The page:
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A Review on Susan Buck Morss' "The Dialectics of Seeing: Walter Benjamin and the Arcades Project"


By Beste Alpay


The Montréal Review, October 2011


 "The Dialectics of Seeing: Walter Benjamin and the Arcades Project" by Susan Buck Morrs (The MIT Press, 1991)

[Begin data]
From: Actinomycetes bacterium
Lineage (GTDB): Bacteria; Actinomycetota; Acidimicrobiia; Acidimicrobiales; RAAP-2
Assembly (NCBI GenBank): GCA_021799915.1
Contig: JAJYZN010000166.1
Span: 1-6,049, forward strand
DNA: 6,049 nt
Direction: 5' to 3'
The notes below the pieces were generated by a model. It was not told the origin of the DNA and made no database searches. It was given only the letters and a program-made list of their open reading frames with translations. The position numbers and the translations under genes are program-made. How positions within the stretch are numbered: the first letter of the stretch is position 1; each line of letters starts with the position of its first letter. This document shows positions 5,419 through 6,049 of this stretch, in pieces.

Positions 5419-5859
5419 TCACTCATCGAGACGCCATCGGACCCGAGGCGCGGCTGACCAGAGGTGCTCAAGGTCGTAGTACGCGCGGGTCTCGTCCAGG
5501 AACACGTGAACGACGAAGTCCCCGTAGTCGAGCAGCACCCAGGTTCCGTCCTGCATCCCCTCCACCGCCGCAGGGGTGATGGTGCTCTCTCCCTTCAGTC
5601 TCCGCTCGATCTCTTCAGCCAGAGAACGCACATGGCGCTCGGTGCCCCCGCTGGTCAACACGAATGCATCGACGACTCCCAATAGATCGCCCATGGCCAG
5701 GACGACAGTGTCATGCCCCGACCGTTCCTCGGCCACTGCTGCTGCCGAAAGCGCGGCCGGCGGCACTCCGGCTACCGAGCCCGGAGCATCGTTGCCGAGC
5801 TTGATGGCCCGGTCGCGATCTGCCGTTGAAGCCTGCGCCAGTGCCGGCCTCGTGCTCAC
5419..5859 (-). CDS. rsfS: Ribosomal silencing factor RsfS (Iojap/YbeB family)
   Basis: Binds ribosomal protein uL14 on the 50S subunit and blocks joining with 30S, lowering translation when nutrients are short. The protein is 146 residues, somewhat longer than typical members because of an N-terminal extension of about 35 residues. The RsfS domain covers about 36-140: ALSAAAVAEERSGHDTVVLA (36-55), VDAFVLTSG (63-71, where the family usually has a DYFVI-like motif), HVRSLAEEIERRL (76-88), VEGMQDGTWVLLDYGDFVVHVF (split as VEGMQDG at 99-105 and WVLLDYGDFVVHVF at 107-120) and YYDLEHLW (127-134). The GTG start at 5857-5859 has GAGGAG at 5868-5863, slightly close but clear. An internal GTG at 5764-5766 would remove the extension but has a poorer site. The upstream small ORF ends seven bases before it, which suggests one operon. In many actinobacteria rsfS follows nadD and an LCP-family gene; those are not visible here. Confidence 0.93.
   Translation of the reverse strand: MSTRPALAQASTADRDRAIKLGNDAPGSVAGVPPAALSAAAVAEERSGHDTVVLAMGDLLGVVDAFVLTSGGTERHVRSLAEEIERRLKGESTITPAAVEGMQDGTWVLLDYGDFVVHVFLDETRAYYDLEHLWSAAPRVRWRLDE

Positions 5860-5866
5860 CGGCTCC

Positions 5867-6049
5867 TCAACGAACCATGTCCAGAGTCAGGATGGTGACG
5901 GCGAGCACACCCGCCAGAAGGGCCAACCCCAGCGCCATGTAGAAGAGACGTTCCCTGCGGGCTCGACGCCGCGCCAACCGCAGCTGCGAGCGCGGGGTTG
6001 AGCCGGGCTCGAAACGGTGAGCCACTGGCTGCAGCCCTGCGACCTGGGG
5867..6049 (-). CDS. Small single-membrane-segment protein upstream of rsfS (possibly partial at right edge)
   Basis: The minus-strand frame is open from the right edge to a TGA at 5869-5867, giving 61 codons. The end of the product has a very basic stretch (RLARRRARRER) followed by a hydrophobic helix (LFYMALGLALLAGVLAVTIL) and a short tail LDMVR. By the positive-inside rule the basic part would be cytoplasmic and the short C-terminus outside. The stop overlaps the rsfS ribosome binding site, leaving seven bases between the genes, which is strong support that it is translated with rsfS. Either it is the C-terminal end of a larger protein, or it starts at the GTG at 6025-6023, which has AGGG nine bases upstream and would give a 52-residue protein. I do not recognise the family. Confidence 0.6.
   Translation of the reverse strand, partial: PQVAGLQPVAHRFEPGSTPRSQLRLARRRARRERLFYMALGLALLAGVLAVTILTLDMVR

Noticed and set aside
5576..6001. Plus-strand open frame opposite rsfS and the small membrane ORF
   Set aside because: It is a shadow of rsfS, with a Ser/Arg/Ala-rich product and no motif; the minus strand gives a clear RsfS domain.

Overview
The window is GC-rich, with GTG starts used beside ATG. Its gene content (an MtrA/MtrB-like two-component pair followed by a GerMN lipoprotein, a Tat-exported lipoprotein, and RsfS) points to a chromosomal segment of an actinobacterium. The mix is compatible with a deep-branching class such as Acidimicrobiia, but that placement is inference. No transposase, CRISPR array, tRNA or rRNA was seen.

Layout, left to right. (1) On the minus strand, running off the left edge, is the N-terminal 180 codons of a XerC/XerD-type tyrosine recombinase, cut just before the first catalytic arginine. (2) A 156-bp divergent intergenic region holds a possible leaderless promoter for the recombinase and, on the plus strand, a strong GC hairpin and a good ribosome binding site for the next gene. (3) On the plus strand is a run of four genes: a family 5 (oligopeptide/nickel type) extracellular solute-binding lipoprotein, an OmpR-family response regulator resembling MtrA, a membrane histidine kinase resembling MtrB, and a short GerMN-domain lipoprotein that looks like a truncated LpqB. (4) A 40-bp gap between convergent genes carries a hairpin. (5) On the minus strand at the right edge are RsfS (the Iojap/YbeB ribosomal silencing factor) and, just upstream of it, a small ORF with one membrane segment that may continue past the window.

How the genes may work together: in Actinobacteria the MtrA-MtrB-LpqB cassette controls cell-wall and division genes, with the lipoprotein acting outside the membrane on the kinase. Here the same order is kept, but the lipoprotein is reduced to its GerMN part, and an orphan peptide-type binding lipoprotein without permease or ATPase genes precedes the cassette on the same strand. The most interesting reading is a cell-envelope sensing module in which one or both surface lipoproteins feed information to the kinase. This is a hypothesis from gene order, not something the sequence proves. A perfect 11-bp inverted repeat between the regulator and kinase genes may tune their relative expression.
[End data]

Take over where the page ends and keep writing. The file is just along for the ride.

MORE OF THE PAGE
While Walter Benjamin was carrying his heavy briefcase as he was crossing the Pyrenees to escape from Nazi occupation he said "It is the manuscript that must be saved. It is more important than I am." Unfortunately his cultural inheritance which could probably give us a full picture of the Passegen Werk (Arcades Project) could not make it to this day. In The Dialectics of Seeing, Susan Buck-Morss tries to combine the pieces of a puzzle to give an understanding of Benjamin's project that he could not live enough to finish. She also adds her own reflections on how Arcades Project should be analyzed and understood.